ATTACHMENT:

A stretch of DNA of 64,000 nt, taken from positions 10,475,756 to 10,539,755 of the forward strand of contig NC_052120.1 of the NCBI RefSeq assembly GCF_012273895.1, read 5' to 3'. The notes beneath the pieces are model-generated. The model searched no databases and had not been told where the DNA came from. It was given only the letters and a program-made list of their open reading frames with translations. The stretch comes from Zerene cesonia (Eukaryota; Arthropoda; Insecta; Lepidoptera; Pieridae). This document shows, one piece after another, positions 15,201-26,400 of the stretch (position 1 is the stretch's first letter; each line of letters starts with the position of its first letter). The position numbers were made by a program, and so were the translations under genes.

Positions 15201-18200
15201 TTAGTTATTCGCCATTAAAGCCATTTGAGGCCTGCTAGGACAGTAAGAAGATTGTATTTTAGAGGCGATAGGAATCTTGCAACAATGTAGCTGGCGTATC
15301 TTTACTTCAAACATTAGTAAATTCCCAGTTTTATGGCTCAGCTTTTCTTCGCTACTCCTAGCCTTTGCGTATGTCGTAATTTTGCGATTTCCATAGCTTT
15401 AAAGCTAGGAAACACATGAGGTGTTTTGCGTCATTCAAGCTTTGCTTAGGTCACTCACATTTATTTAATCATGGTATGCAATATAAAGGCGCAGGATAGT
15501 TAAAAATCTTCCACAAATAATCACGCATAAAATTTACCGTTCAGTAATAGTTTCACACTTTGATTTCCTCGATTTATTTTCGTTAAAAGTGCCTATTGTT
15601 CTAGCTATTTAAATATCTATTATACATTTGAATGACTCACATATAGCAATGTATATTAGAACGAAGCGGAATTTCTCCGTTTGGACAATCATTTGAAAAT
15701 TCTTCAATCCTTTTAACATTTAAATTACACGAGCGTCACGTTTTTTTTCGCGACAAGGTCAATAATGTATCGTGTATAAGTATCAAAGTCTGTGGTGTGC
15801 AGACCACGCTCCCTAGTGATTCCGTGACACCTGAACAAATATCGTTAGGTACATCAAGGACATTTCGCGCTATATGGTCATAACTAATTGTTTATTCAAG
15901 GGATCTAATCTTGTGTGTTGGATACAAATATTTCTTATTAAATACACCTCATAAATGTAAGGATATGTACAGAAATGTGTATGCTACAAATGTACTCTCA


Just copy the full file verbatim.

A stretch of DNA of 64,000 nt, taken from positions 10,475,756 to 10,539,755 of the forward strand of contig NC_052120.1 of the NCBI RefSeq assembly GCF_012273895.1, read 5' to 3'. The notes beneath the pieces are model-generated. The model searched no databases and had not been told where the DNA came from. It was given only the letters and a program-made list of their open reading frames with translations. The stretch comes from Zerene cesonia (Eukaryota; Arthropoda; Insecta; Lepidoptera; Pieridae). This document shows, one piece after another, positions 15,201-26,400 of the stretch (position 1 is the stretch's first letter; each line of letters starts with the position of its first letter). The position numbers were made by a program, and so were the translations under genes.

Positions 15201-18200
15201 TTAGTTATTCGCCATTAAAGCCATTTGAGGCCTGCTAGGACAGTAAGAAGATTGTATTTTAGAGGCGATAGGAATCTTGCAACAATGTAGCTGGCGTATC
15301 TTTACTTCAAACATTAGTAAATTCCCAGTTTTATGGCTCAGCTTTTCTTCGCTACTCCTAGCCTTTGCGTATGTCGTAATTTTGCGATTTCCATAGCTTT
15401 AAAGCTAGGAAACACATGAGGTGTTTTGCGTCATTCAAGCTTTGCTTAGGTCACTCACATTTATTTAATCATGGTATGCAATATAAAGGCGCAGGATAGT
15501 TAAAAATCTTCCACAAATAATCACGCATAAAATTTACCGTTCAGTAATAGTTTCACACTTTGATTTCCTCGATTTATTTTCGTTAAAAGTGCCTATTGTT
15601 CTAGCTATTTAAATATCTATTATACATTTGAATGACTCACATATAGCAATGTATATTAGAACGAAGCGGAATTTCTCCGTTTGGACAATCATTTGAAAAT
15701 TCTTCAATCCTTTTAACATTTAAATTACACGAGCGTCACGTTTTTTTTCGCGACAAGGTCAATAATGTATCGTGTATAAGTATCAAAGTCTGTGGTGTGC
15801 AGACCACGCTCCCTAGTGATTCCGTGACACCTGAACAAATATCGTTAGGTACATCAAGGACATTTCGCGCTATATGGTCATAACTAATTGTTTATTCAAG
15901 GGATCTAATCTTGTGTGTTGGATACAAATATTTCTTATTAAATACACCTCATAAATGTAAGGATATGTACAGAAATGTGTATGCTACAAATGTACTCTCA